How do giant squids fight sharks

Giant squids

Material for myths and legends

As early as 55 AD, the Roman scholar Pliny the Elder wrote of a "polyp" with huge eyes, the arms of which look like "knotted clubs". 1500 years later, the Swedish clergyman Olaus Magnus reported a "monstrous fish" that can pull ships into the depths.

The octopuses have even made it into world literature: In Herman Melville's "Moby Dick" (1851), Captain Ahab's crew sighted a huge marine animal that they initially mistook for the white whale. The animal dives again and they come to the conclusion that they have seen the "real big octopus".

In Jules Verne's novel "20,000 Leagues Under the Sea" from 1870, Captain Nemo and his crew have to fight several giant squids.

Like many legends, the stories about the giant octopus are based on clues that are packed into gruesome stories and passed on. In fact, fishermen had seen huge tentacles and other indefinable pieces of carcass on beaches. Whalers had also noticed that the stomach of their prey contained parts of oversized tentacles. Some whales also had scars, apparently from giant suckers.

Until the middle of the 19th century, scientists referred these finds and stories to the realm of fairy tales. That changed when the Danish scientist Japetus Steenstrup examined the washed-up parts of a giant squid in 1857. He also had the honor of giving the giant his scientific name: Architheutis, which means something like original squid.

Meanwhile, tentacles and other body parts by Architheutis have surfaced mainly around New Zealand. You have always found what you are looking for in the stomachs of sperm whales.

The suction cup marks on the bodies of the sperm whales can now also be explained: They fight deep down with giant squids, which apparently make up a large part of their food. Up until a few years ago, however, no one had seen a living specimen by Architheutis.

The giant squid Architheutis

Various research teams have been trying to discover living giant squids for decades. Curious but true: the largest known invertebrates in the world are extremely difficult to find.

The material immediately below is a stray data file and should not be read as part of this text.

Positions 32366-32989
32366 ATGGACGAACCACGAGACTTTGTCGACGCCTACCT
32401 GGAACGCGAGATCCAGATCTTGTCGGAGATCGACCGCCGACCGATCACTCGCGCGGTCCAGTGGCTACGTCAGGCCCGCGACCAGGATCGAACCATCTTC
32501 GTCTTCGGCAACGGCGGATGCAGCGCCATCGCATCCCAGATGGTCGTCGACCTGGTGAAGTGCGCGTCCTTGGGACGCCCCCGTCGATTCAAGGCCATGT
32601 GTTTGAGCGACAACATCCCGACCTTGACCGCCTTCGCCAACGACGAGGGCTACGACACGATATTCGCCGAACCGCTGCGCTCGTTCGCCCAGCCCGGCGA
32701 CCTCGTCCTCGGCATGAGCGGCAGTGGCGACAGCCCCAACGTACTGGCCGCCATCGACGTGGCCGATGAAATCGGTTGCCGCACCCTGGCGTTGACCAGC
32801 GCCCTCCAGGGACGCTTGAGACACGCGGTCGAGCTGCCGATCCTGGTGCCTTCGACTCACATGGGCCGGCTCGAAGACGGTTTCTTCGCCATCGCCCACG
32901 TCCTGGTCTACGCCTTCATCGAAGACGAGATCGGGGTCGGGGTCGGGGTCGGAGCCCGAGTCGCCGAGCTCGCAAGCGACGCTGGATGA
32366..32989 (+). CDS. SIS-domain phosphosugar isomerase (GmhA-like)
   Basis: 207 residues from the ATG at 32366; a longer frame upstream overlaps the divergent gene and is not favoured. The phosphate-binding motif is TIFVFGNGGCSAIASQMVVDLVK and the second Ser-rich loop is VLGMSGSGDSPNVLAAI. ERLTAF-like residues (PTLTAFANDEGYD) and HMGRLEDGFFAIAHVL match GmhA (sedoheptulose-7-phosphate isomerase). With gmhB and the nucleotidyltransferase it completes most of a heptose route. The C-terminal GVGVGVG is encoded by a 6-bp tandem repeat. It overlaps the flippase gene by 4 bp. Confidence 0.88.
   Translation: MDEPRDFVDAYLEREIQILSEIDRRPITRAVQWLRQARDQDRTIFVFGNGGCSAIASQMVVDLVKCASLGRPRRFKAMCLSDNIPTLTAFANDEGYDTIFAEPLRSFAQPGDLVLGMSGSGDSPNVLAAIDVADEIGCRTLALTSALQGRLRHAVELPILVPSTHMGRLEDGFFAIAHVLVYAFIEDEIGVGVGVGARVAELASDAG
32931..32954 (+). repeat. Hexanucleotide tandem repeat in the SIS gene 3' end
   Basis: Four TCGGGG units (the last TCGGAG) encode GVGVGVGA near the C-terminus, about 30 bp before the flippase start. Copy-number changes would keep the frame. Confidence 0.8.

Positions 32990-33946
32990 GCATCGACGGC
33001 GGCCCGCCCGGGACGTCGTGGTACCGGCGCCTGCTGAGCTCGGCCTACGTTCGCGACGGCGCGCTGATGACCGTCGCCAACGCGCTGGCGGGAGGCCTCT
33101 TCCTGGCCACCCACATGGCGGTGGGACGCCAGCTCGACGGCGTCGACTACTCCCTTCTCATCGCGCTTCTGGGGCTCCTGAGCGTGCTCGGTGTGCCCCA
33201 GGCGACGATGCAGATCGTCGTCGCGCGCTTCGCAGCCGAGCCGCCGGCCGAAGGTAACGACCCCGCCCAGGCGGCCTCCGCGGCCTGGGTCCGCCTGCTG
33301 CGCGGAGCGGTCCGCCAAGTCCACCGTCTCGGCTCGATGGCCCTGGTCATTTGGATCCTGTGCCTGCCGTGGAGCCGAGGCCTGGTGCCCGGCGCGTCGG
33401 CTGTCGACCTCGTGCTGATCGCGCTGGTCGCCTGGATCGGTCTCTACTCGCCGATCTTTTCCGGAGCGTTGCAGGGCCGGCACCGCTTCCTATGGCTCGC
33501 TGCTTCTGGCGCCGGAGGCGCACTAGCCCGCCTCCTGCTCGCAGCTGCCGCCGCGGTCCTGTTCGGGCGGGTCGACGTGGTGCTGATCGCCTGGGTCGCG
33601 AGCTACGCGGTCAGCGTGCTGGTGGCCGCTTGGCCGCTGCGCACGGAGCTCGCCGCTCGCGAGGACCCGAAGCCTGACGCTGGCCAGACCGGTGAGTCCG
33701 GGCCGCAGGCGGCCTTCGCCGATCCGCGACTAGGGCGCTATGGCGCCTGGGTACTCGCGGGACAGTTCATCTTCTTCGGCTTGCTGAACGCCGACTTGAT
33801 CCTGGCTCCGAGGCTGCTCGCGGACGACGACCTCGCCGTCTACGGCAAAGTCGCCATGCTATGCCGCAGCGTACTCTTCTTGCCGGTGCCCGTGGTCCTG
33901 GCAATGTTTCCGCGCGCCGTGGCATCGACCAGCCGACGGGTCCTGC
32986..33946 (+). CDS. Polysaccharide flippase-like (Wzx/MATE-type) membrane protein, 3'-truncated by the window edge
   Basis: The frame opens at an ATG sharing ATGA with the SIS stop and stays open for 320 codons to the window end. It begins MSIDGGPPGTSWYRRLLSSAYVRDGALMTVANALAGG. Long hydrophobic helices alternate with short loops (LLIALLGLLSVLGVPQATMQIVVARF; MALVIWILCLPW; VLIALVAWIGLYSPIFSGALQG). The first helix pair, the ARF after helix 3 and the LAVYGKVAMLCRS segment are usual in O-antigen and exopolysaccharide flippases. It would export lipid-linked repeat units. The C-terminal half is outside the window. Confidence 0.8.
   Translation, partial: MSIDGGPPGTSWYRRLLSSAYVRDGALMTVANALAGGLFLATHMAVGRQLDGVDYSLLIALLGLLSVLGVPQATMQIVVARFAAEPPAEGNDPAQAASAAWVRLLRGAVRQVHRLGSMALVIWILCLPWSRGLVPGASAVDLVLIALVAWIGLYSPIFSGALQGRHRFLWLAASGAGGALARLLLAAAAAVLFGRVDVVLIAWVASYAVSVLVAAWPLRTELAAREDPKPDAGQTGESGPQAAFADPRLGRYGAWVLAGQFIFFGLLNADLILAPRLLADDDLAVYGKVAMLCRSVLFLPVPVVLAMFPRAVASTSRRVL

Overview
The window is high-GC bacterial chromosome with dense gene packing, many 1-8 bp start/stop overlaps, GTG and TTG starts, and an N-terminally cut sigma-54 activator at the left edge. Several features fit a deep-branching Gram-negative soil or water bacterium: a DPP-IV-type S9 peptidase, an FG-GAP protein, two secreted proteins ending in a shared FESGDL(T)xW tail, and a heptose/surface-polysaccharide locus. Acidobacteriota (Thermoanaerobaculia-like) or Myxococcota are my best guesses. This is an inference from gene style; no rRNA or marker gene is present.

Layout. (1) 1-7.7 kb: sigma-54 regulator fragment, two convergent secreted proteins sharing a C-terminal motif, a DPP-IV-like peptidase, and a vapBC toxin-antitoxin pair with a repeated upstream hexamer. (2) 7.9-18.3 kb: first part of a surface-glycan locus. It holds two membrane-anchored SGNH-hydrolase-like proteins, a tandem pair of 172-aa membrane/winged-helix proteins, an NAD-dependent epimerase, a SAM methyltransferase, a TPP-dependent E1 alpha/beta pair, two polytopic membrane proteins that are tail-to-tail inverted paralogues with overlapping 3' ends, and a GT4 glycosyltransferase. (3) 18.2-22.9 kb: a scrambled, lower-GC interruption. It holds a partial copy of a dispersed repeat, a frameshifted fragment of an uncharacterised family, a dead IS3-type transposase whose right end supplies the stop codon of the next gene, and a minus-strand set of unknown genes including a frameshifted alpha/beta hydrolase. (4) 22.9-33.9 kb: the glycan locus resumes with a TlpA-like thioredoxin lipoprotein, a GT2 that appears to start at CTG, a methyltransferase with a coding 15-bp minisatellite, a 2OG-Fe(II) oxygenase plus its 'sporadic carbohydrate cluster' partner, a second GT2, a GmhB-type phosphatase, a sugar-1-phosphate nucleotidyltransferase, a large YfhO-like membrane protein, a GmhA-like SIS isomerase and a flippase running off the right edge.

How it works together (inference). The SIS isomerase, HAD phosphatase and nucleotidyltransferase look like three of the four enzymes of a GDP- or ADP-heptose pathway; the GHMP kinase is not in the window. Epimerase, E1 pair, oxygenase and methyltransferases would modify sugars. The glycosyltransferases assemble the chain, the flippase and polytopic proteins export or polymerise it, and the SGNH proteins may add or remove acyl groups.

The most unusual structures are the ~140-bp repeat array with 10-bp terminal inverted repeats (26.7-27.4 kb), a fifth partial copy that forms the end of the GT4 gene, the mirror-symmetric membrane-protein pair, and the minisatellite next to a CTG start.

It was not until 2004 that Japanese researchers succeeded in taking pictures of a living giant squid with a remote-controlled camera. But they couldn't catch the giant. A year later, the same scientists even managed to video record an architheutis in its natural habitat.

In the stories of the seafarers, the distinction between octopus and squid was not taken so strictly. The mysterious giants from the depths are not octopuses, but squids. Octopuses only have eight arms, squids also have two longer tentacles, for a total of ten. The giant octopus, on the other hand, usually has an arm length of only two meters.

Architheutis have already examined specimens with ten-meter-long tentacles. However, there are discrepancies among researchers when determining the length of the tentacles, since the tentacles of a giant squid are extremely flexible. Everyone agrees that Architheutis has the largest eyes in the animal kingdom with a diameter of up to 40 centimeters.

Very little is known about the way of life of the giant squid. Stomach examinations of dead specimens have shown that they feed on fish and other squids. The few observations of live animals have shown that Architheutis is an aggressive hunter. The fact that he has sunk entire ships, however, falls into the category of seaman's thread.